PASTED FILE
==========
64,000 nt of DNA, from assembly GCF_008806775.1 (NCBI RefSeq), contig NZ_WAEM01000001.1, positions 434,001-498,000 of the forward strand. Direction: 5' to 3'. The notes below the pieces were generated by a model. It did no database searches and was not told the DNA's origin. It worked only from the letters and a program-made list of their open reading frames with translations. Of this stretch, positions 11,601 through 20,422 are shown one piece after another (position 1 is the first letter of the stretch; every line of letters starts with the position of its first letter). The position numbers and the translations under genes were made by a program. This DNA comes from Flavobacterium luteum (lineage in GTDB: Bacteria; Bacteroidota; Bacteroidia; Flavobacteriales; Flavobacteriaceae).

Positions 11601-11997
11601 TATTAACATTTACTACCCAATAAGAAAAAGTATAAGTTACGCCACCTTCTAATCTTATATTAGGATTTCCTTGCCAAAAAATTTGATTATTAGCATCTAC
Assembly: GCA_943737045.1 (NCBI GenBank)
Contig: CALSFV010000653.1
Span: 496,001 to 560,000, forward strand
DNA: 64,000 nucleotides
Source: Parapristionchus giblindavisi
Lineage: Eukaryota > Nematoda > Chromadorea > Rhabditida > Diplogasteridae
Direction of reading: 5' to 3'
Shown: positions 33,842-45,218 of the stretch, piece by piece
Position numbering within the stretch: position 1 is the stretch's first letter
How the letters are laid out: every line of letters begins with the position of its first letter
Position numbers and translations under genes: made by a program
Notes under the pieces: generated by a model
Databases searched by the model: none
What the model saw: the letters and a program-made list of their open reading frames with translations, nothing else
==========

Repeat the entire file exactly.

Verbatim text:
64,000 nt of DNA, from assembly GCF_008806775.1 (NCBI RefSeq), contig NZ_WAEM01000001.1, positions 434,001-498,000 of the forward strand. Direction: 5' to 3'. The notes below the pieces were generated by a model. It did no database searches and was not told the DNA's origin. It worked only from the letters and a program-made list of their open reading frames with translations. Of this stretch, positions 11,601 through 20,422 are shown one piece after another (position 1 is the first letter of the stretch; every line of letters starts with the position of its first letter). The position numbers and the translations under genes were made by a program. This DNA comes from Flavobacterium luteum (lineage in GTDB: Bacteria; Bacteroidota; Bacteroidia; Flavobacteriales; Flavobacteriaceae).

Positions 11601-11997
11601 TATTAACATTTACTACCCAATAAGAAAAAGTATAAGTTACGCCACCTTCTAATCTTATATTAGGATTTCCTTGCCAAAAAATTTGATTATTAGCATCTAC
Assembly: GCA_943737045.1 (NCBI GenBank)
Contig: CALSFV010000653.1
Span: 496,001 to 560,000, forward strand
DNA: 64,000 nucleotides
Source: Parapristionchus giblindavisi
Lineage: Eukaryota > Nematoda > Chromadorea > Rhabditida > Diplogasteridae
Direction of reading: 5' to 3'
Shown: positions 33,842-45,218 of the stretch, piece by piece
Position numbering within the stretch: position 1 is the stretch's first letter
How the letters are laid out: every line of letters begins with the position of its first letter
Position numbers and translations under genes: made by a program
Notes under the pieces: generated by a model
Databases searched by the model: none
What the model saw: the letters and a program-made list of their open reading frames with translations, nothing else